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Thorsten Hansen, Sebastian Walter, Karl R. Gegenfurtner; Effects of spatial and temporal context on color categories and color constancy. Journal of Vision 2007;7(4):2. doi: 10.1167/7.4.2.
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© ARVO (1962-2015); The Authors (2016-present)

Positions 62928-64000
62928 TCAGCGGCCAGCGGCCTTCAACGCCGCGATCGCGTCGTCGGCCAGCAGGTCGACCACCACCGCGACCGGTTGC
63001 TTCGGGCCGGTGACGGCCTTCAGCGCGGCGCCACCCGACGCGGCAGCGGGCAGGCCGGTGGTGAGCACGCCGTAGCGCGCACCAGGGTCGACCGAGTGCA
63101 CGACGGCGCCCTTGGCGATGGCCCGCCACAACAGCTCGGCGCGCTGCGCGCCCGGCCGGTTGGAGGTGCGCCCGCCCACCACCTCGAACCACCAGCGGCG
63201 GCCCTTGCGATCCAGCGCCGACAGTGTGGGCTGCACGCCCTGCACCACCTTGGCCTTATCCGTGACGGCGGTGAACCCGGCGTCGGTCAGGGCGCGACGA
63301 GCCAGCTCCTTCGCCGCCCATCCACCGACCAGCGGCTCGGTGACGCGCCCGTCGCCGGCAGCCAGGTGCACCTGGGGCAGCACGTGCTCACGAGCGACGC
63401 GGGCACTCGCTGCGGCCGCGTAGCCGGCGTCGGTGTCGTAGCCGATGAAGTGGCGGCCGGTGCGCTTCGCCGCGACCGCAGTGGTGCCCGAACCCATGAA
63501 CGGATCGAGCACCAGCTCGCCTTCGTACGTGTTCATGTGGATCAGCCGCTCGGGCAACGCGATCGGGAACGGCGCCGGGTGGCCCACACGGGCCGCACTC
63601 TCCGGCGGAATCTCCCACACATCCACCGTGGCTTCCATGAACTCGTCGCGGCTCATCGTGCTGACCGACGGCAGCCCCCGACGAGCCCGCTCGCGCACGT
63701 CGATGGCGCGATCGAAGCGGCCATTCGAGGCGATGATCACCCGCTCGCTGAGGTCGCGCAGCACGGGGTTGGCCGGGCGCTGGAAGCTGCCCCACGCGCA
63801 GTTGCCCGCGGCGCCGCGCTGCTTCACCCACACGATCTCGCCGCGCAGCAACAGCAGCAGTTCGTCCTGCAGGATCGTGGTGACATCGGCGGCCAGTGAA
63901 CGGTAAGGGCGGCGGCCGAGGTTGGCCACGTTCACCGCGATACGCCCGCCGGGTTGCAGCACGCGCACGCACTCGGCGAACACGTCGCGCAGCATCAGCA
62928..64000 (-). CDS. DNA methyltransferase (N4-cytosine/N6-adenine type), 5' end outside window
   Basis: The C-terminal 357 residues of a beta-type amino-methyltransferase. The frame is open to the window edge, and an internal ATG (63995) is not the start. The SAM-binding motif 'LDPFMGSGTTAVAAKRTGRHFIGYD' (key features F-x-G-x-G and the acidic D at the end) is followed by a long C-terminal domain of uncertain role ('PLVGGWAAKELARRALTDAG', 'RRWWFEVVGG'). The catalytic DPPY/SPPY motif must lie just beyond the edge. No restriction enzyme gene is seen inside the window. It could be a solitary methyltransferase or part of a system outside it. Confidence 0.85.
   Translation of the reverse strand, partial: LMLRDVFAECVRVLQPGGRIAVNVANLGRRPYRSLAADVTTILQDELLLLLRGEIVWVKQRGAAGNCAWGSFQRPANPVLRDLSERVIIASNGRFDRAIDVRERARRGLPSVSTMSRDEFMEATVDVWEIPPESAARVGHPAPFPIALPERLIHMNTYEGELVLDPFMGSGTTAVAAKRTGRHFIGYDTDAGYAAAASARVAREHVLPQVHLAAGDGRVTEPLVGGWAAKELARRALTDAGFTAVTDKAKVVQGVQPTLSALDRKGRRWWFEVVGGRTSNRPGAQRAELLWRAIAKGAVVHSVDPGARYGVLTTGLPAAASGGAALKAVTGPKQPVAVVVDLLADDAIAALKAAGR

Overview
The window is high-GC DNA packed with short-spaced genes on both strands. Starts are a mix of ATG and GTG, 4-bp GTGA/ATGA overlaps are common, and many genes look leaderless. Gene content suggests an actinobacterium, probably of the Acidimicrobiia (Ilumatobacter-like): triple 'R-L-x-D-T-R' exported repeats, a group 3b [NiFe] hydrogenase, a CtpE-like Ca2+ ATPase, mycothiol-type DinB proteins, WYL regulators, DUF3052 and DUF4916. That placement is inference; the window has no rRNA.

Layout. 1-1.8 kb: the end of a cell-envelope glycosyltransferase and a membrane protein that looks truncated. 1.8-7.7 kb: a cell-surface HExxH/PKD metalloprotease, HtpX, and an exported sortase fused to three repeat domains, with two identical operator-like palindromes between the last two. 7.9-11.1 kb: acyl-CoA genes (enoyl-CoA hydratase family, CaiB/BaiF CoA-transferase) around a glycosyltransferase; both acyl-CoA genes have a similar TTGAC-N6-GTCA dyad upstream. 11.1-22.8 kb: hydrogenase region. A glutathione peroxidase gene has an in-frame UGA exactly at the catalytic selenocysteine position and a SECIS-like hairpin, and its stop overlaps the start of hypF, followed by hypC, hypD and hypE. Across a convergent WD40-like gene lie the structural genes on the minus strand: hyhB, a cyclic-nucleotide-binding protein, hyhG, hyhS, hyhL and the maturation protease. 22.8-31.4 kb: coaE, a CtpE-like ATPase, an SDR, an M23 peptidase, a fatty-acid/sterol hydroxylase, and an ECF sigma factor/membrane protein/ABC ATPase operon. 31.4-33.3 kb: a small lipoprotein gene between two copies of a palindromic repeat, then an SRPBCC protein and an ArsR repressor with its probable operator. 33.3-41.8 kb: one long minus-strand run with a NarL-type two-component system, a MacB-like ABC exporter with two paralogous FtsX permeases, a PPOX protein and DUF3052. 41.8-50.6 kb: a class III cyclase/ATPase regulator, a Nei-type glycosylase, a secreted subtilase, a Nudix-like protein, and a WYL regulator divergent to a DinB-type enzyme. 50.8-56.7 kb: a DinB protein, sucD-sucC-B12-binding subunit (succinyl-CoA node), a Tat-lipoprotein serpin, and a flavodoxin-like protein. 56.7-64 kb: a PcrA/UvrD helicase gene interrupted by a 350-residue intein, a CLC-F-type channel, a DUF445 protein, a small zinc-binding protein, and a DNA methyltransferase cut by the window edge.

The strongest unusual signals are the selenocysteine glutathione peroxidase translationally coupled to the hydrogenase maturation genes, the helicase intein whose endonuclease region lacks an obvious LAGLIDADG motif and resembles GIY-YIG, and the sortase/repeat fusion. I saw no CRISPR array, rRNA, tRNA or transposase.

Color constancy is the ability to assign a constant color to an object independent of changes in illumination. Color constancy is achieved by taking context information into account. Previous approaches that have used matching paradigms to quantify color constancy found degrees of constancy between 20% and 80%. Here, we studied color constancy in a color-naming task under different conditions of surround illumination and patch size. Observers categorized more than 400 patches for each illumination condition. This allows one to overcome inherent limitations in color naming and to study the changes in color categories under illumination changes. When small central test patches with a full context illumination were categorized, observers followed the illumination shift almost completely, showing a high degree of constancy (99%). Reducing the available context information or increasing the patch size decreased the degree of constancy to about 50%. Moderate degrees of constancy (66%) occurred even when the test patches were never viewed simultaneously but only in temporal alternation with the illumination. Boundaries between color categories were largely stable within and across observers under neutral illumination. Under changing illumination, there were small but systematic variations in the color category boundaries. Color category boundaries tended to rotate away from the illumination color. This variation was largest under full context conditions where highest degrees of color constancy were obtained.
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